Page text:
County education:

    •    The academic success and well-being of our students come first.
    •    Educators and staff are our most important resource.
    •    We have high expectations.
    •    We are all in this together.
    •    We aim to enhance our district by balancing stability with needed change.
    •    We desire excellent community schools and options for all.
    •    We believe parent engagement is essential.
    •    We must save where we can to fund what we need.
    •    We value strong leadership.
    •    This is our once-in-a-lifetime opportunity.


    While the Commission was charged with planning for a 147,000 student district, its recommendations are relevant even if the municipalities create their own school districts, she said.  “All the recommendations are good recommendations regardless of how big the district is.  Whether it’s 147,000 or 120,000, it will be more than the present Memphis City Schools.  Regardless of the size, we have to merge two operations and our recommendations go to that reality.”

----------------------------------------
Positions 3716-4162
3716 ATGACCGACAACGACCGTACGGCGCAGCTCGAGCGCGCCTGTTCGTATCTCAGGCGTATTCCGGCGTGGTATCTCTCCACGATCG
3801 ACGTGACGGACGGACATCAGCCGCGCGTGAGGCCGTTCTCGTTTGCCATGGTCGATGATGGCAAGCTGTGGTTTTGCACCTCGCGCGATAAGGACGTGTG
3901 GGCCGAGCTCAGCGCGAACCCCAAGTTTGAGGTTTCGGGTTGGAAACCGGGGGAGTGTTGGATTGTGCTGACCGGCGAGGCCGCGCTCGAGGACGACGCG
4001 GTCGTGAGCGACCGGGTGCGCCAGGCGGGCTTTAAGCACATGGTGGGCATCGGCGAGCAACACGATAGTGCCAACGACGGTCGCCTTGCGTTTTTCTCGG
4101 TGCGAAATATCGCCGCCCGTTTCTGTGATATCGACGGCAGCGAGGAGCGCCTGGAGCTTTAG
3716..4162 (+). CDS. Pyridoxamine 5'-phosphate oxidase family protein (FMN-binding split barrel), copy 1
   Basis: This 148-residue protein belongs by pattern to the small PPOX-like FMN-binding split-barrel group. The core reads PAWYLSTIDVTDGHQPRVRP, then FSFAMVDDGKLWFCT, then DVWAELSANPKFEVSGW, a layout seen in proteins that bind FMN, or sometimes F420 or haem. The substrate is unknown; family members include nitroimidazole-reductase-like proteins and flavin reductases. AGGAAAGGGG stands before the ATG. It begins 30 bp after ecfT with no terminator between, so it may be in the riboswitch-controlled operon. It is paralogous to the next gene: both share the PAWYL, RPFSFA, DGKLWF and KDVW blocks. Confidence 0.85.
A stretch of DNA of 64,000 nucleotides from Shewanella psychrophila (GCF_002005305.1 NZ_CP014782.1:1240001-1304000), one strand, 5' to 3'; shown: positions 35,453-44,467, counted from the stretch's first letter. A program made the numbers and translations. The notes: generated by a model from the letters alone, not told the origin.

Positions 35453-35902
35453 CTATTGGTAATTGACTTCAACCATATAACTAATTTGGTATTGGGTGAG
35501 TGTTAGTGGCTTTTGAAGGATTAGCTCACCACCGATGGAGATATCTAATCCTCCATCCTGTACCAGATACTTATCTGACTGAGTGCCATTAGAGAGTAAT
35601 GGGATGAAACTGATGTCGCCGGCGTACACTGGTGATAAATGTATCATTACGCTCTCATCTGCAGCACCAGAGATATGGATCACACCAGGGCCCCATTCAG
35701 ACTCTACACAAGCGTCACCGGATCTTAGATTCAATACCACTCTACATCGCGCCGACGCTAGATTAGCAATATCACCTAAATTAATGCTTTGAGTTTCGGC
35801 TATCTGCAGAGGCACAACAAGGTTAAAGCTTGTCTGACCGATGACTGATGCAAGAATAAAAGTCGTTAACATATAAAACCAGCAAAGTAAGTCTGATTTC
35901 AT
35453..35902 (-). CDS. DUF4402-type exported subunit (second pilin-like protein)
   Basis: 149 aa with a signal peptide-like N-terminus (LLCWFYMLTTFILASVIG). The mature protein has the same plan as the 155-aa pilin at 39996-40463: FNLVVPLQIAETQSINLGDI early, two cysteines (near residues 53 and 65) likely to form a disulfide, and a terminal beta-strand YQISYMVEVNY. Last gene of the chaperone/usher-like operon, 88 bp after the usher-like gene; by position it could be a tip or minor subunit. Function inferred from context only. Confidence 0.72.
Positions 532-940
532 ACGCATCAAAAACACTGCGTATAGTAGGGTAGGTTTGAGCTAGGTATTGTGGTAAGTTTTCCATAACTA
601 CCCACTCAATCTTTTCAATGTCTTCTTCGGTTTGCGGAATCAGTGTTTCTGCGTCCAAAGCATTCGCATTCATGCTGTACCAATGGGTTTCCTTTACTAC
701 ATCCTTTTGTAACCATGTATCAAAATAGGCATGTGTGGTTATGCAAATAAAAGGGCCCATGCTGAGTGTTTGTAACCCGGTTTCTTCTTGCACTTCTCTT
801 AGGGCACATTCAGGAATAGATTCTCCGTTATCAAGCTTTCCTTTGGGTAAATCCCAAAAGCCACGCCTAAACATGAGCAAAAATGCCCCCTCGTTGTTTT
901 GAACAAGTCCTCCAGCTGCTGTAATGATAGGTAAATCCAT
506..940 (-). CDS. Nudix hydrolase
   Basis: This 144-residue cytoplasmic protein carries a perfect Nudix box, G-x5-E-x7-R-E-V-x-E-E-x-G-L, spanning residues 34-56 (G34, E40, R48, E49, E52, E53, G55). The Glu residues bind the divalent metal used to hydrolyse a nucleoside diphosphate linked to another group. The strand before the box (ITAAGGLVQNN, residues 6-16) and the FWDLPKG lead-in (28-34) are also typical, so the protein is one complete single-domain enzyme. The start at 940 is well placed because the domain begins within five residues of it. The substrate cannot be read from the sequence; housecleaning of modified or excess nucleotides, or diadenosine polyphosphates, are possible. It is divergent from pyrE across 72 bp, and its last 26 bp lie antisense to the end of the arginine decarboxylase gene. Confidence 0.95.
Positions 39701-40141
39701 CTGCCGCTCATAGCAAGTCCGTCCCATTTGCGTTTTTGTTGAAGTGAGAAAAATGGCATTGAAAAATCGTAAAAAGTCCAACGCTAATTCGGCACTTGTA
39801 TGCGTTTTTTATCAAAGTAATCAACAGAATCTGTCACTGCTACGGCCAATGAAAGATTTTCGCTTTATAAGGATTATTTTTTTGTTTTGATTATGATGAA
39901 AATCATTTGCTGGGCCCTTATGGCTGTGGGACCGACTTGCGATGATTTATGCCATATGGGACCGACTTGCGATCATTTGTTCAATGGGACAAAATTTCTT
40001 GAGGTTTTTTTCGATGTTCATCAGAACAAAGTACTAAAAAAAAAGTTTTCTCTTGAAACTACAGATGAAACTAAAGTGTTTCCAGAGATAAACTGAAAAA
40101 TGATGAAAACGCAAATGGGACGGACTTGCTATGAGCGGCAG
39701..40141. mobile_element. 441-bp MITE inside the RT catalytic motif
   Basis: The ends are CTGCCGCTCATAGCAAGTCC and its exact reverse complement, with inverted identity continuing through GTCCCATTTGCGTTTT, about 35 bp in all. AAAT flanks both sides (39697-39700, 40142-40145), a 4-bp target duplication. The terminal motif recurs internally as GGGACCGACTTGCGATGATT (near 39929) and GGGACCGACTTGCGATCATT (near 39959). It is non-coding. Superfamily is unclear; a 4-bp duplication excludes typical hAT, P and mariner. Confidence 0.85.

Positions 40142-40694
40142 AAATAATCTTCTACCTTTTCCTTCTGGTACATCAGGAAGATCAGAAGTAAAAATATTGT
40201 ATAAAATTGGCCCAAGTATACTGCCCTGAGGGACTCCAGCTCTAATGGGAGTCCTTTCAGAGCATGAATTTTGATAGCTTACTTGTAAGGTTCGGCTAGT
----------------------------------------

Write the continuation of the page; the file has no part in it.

All of Mrs. Prescott’s knowledge and experience were put to the test with the Transition Planning Commission.  In addition to being elected to the Memphis City Schools Board of Commissioners, Mrs. Prescott also was on the board of directors of the Tennessee School Boards Association and served as president in 2002. A Licensed Professional Counselor and vice-president of Allie Prescott & Partners, she serves on the boards of Memphis Collegiate Schools; Girls Inc., and New Leaders for New Schools. She is on the board of trustees for Christ United Methodist Church and a member of the Dean’s Advisory Council for the College of Education at University of Memphis.